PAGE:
THE cost of living crisis is set to give way to a “grey gloom” ahead of the next General Election with voters seeing little improvement in their living standards, economists have said.

The Financial Times polled 90 leading UK-based economists on their predictions for 2024, with experts suggesting that both renters and homeowners renewing fixed rate mortgages are set for “rough justice” in the months to come.

One described the UK as in an “economic rut” that was making everyone poorer, and prices will remain far higher than before the inflationary surge.

Andrew Oswald, professor at Warwick University, said an expected boost to wages in 2024 will feel like swapping “black gloom” for “grey gloom”.

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Those on low pay will benefit from a rise in the minimum wage while pensioners will enjoy good savings rates, but renters and homeowners are facing much higher costs.

“The broadly felt cost of living squeeze of the last 18 months will give way to a backdrop in which some households enjoy a recovery . . . while others struggle,” said Matt Whittaker, chief executive of Pro Bono Economics, told the FT.

Almost all respondents told the newspaper that growth will stagnate in 2024.

Economists previously warned that even if Sunak (below) delayed the next Westminster election until the latest possible date of January 2025, there would not be enough time to repair the damage to living standards sustained in recent years.

The National:

Michael Saunders, of consultancy firm Oxford Economists, said: “Real wages will be rising, but so will unemployment, the tax burden, rents and the average interest rate on the stock of mortgages.

“I do not expect a feelgood factor in the run-up to the election.”

Charlie Bean, former chief economist at the Bank of England (BoE), said that living standards for most in the UK will have “stagnated over the lifetime of the Parliament”.

And, despite the issue of inflation largely being left behind in 2023, people will still feel worse off until they see an improvement in disposable income, argued Bronwyn Curtis, of the Office for Budget Responsibility’s (OBR) Oversight Board.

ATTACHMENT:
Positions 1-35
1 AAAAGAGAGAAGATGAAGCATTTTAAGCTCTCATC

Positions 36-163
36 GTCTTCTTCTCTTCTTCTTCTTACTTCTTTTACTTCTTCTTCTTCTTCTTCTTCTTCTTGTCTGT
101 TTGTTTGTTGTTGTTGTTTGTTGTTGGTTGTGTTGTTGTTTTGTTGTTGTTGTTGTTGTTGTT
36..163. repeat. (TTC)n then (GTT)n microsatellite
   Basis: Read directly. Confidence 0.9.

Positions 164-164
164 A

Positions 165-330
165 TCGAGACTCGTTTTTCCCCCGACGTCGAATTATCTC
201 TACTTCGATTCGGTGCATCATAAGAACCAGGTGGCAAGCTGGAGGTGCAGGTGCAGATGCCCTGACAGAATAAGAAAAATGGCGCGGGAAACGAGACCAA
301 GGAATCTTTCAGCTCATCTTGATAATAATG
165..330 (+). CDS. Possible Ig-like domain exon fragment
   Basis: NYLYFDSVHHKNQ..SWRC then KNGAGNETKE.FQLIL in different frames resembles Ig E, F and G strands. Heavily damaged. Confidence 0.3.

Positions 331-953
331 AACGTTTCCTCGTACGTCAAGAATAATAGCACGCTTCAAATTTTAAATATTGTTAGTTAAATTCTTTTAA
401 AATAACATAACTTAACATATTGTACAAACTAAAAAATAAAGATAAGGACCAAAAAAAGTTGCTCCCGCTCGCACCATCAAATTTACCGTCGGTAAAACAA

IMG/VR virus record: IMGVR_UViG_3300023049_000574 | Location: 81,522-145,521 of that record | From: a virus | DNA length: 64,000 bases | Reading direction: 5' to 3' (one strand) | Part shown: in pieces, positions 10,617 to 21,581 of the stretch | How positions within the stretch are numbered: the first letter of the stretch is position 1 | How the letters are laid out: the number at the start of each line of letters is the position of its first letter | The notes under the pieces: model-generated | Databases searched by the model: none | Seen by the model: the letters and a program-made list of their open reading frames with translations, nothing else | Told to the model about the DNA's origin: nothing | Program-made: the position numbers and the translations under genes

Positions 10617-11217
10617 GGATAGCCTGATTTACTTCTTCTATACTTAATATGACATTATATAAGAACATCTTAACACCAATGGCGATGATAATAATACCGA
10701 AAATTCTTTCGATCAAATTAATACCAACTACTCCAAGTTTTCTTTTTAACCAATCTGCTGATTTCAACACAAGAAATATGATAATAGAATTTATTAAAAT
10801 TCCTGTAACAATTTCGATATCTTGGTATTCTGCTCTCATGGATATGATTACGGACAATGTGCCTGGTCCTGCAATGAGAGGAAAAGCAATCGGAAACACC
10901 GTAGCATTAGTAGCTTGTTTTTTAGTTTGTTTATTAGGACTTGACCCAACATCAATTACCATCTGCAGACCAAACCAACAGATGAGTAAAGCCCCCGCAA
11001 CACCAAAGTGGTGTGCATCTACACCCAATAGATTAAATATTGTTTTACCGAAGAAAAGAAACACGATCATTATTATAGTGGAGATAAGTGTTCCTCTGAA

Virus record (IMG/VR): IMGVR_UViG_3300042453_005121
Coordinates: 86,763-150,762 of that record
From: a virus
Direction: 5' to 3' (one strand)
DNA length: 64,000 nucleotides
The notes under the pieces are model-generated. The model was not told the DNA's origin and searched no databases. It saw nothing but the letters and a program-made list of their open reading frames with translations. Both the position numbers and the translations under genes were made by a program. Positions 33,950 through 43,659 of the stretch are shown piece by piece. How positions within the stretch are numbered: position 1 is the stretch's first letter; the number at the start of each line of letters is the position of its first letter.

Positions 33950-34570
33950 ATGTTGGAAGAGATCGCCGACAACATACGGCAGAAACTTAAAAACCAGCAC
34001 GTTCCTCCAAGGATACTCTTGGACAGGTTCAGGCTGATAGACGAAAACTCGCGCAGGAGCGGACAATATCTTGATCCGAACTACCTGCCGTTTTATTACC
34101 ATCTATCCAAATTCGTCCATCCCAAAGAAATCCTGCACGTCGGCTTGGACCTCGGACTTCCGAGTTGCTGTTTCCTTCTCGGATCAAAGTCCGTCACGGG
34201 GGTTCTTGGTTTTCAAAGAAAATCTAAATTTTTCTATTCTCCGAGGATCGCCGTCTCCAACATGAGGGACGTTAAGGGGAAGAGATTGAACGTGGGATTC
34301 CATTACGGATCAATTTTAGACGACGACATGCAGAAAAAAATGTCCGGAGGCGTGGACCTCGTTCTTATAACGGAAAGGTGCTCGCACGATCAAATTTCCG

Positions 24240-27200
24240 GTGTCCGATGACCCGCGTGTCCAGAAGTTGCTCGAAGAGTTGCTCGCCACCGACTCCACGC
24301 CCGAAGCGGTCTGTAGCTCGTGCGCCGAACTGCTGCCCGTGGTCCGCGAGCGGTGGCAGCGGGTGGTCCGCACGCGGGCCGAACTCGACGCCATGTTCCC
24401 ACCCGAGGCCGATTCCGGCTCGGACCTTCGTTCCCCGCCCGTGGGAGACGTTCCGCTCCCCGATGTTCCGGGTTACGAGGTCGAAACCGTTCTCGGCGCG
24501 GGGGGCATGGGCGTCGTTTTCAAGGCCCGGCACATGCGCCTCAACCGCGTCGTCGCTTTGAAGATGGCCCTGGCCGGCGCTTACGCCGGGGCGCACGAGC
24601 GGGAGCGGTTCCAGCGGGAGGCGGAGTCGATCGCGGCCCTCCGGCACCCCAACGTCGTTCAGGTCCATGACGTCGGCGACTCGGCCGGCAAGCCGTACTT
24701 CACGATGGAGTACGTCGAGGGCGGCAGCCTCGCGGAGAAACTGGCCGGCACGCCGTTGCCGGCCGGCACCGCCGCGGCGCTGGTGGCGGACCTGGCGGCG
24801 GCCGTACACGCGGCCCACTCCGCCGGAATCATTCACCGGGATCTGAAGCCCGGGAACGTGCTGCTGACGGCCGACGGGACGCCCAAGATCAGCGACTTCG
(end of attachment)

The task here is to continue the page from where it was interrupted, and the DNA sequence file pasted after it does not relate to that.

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“This is not going to happen between now and an election,” he added.

It comes as benefit claimants are set to lose state support for energy bills in March, and survey respondents said they expected unemployment to rise from 4.2% to between 4.5% and 5% by the end of 2024.

The cut to national insurance will help some employees, but frozen income tax thresholds mean that the tax burden is still set to rise overall.

Alfie Stirling, chief economist at the Joseph Rowntree Foundation, warned that for those in less secure industries, the “worst may be still to come” as higher interest rates mean companies could cut jobs.

The National:

Some economists argued that higher public investment would be the solution to the UK’s growth issue, but most saw little prospect of a revival without a big policy reset.

Diane Coyle, professor of public policy at Cambridge University, said: “The issue isn’t just incomes and inflation, but that people’s experience day to day is getting worse as public services crumble.

“The bill for sustained under-investment in everything from infrastructure, health and education to private business is coming due.”

Meanwhile, Lydia Prieg, head of economics at the New Economics Foundation, said that the UK was in an “economic rut” and that “we are all poorer because of it”.